BASQUIAT sets new Ceiling for U.S. Artist
On May 18, 2017 Jean-Michel Basquiat's 1982 painting "Untitled" sold for 110.5 million dollars at Sothebys in New York City. It is now the most expensive work ever sold at auction by an American Artist. The buyer was the well known Japanese billionaire businessman Yusaku Maezawa. At that time Basquiat was 21 years old and just seven years later died of a drug overdose at age 27. Ironically Basquiat's friend and mentor Andy Warhol held this prior distinction with a sale of 105 million dollars in 2013. So what does this really mean and what are its implications? Does it establish a new tier of pricing for his work at auction? Many art world experts feel it well may but that remains to be seen. It is the sixth most expensive painting ever sold at auction but obviously those were works created by artists of other nationalities and painted earlier. Now it is the most expensive painting anywhere sold at auction made after 1980.
Keep in mind this is not an endorsement as the greatest American painting ever. There is no organization with the proper gravitas to grant that imprimatur, nor should there be. To add some perspective regarding price and value the Mona Lisa(1503) displayed at the Louvre is conservatively valued at 750 million dollars.It is also the most viewed of any painting in history and the most often reproduced. This Basquiat sale appears to be a reflection of our time which is based upon popularity and cultural value. Added to that are more billionaires then ever before so a painting at this price has more potential buyers available to spend this sum which has no affect upon their lifestyle. A purchase at this tier will make them more well known and may even increase the value of their collection, or the visibility of their business brand which will increase its valuation.
Still some may wonder why influential and important artists such as Rauschenberg, Stella, Johns, Rothko and Pollock have not reached these lofty sales at auction. Many of their works are already in the hands of private collectors and of course museums. It is widely accepted that the period in which they produced their major works is one of the two most fertile periods of 20th century art production along with the approximate years 1910-1935: the dawn of American Modernism. Their works are widely referenced by Contemporary artists and discussed, dissected and taught at the most prestigious art schools across our nation and beyond.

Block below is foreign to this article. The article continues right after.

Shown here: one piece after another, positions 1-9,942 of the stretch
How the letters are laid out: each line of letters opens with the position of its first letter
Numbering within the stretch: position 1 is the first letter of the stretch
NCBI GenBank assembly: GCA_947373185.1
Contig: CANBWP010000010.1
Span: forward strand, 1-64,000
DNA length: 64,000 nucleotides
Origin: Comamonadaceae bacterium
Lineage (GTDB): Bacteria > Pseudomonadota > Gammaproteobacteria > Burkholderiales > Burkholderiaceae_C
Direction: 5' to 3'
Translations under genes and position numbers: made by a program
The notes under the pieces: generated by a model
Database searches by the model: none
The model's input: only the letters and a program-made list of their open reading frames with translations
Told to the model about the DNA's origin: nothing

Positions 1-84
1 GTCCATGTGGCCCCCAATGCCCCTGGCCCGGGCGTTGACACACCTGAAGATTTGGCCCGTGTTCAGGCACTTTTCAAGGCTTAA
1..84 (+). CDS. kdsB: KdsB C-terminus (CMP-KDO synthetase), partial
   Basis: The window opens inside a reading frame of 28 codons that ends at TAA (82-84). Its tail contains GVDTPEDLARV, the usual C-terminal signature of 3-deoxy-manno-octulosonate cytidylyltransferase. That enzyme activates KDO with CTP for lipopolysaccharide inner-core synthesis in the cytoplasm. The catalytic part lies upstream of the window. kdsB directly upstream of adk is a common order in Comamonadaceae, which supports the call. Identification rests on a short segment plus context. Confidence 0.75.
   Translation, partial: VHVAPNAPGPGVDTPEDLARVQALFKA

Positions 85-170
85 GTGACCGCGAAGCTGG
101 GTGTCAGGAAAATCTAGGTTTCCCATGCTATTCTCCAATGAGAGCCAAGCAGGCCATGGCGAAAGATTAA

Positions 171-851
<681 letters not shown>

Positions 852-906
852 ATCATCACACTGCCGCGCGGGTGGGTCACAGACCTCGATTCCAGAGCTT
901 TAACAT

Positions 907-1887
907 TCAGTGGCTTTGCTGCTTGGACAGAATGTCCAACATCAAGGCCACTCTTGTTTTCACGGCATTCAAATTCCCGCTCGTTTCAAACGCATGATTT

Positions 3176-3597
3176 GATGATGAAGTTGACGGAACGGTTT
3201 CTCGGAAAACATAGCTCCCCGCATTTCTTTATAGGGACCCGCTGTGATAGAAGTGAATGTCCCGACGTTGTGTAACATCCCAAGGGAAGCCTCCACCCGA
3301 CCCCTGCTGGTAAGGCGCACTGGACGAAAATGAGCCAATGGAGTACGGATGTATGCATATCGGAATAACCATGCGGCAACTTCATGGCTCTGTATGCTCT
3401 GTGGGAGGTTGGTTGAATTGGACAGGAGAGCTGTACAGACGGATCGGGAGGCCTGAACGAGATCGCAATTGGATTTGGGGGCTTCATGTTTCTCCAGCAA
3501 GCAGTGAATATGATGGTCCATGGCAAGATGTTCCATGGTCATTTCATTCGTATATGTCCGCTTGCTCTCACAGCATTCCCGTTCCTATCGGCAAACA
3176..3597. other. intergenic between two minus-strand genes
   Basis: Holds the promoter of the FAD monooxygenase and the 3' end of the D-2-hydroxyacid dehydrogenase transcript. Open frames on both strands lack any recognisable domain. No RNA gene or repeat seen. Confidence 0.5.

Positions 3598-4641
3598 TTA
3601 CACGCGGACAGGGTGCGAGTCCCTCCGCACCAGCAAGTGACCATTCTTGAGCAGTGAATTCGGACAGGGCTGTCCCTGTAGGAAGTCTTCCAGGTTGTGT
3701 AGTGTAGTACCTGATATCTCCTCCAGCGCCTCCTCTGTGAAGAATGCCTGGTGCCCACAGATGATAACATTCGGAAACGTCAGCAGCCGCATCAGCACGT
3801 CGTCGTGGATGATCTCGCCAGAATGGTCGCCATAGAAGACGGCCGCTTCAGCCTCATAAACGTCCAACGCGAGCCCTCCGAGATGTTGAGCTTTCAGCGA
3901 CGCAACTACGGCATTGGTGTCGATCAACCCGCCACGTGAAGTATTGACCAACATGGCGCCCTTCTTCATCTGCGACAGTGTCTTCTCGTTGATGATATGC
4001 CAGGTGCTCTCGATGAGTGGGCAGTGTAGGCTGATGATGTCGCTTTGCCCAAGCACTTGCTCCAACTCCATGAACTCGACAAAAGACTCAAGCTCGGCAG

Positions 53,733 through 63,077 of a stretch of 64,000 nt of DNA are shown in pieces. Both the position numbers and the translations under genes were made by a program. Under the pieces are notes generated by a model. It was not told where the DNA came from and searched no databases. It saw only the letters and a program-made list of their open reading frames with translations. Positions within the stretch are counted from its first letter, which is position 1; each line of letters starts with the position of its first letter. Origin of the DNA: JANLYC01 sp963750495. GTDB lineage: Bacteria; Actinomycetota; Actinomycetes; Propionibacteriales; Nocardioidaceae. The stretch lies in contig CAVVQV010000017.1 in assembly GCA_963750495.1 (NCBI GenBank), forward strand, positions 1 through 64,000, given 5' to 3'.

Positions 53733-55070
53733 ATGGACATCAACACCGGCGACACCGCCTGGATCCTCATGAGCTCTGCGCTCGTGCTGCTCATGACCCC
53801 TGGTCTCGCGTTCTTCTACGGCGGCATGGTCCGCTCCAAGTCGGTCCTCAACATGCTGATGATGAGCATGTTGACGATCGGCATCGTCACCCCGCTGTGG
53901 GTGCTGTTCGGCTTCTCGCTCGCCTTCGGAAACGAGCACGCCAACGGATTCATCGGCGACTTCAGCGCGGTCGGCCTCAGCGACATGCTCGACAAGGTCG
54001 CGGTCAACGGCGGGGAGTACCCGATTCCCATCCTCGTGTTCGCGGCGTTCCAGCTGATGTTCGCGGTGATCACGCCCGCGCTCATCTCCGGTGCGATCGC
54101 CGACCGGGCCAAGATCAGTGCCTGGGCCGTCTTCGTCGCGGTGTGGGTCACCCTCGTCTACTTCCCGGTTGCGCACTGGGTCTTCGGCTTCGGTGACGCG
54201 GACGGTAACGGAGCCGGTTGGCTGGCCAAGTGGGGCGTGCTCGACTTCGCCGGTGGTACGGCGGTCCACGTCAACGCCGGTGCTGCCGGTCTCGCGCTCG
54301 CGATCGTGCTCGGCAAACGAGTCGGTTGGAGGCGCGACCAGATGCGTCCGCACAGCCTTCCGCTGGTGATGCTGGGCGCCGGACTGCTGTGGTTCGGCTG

Basquiat's death at 27 was the same as Jimi Hendrix, Janis Joplin and Jim Morrison upon theirs. This begs the question: if a ny of these four had not died so young would they be as popular as they are today?These three were great musicians and performers and this is no attempt to diminish their talent or demean the skill and artistic vision of Basquiat. Popularity though is quite different than talent or skill and we are living in the age of pop. I conclude that Basquiat's overdose while still in his twenties added to his value as a pop icon-especially within the art world plus his unfulfilled potential contributed either consciously or subconsciously to a deep pocketed individual willing to pay a hefty price for a painting by a 21 year old.
The reality is that this occurrence is only of import to those in the "art world" and the art world dilettantes who equate price with artistic quality and importance, and of course that worlds observers. It is not of significance to those in the world of art which is a trench like distinction referenced by the artist and MacArthur Fellow Carrie Mae Weams in her dramatic and important commencement address at The 2016 School of Visual Arts Graduation. I hope that people have the privilege to watch it on the SVA web-site It is a primer for young artists not to get caught up in the art world but to work tirelessly in pursuit of their best creations within the world of art.
Nor is this a reflection of a post racial art world embracing a black artist. Just take a glance at the lack of people of color the next time you are at an art gallery or museum, plus their under representation in positions of power within major or minor art institutions. This was a purchase by a former musician turned on line clothing billionaire who decided based on his own motivations to spend this enormous sum. Maezawa in 2016 had already established the summit for a Basquait painting at 57.3 million dollars with the purchase of another 1982 work.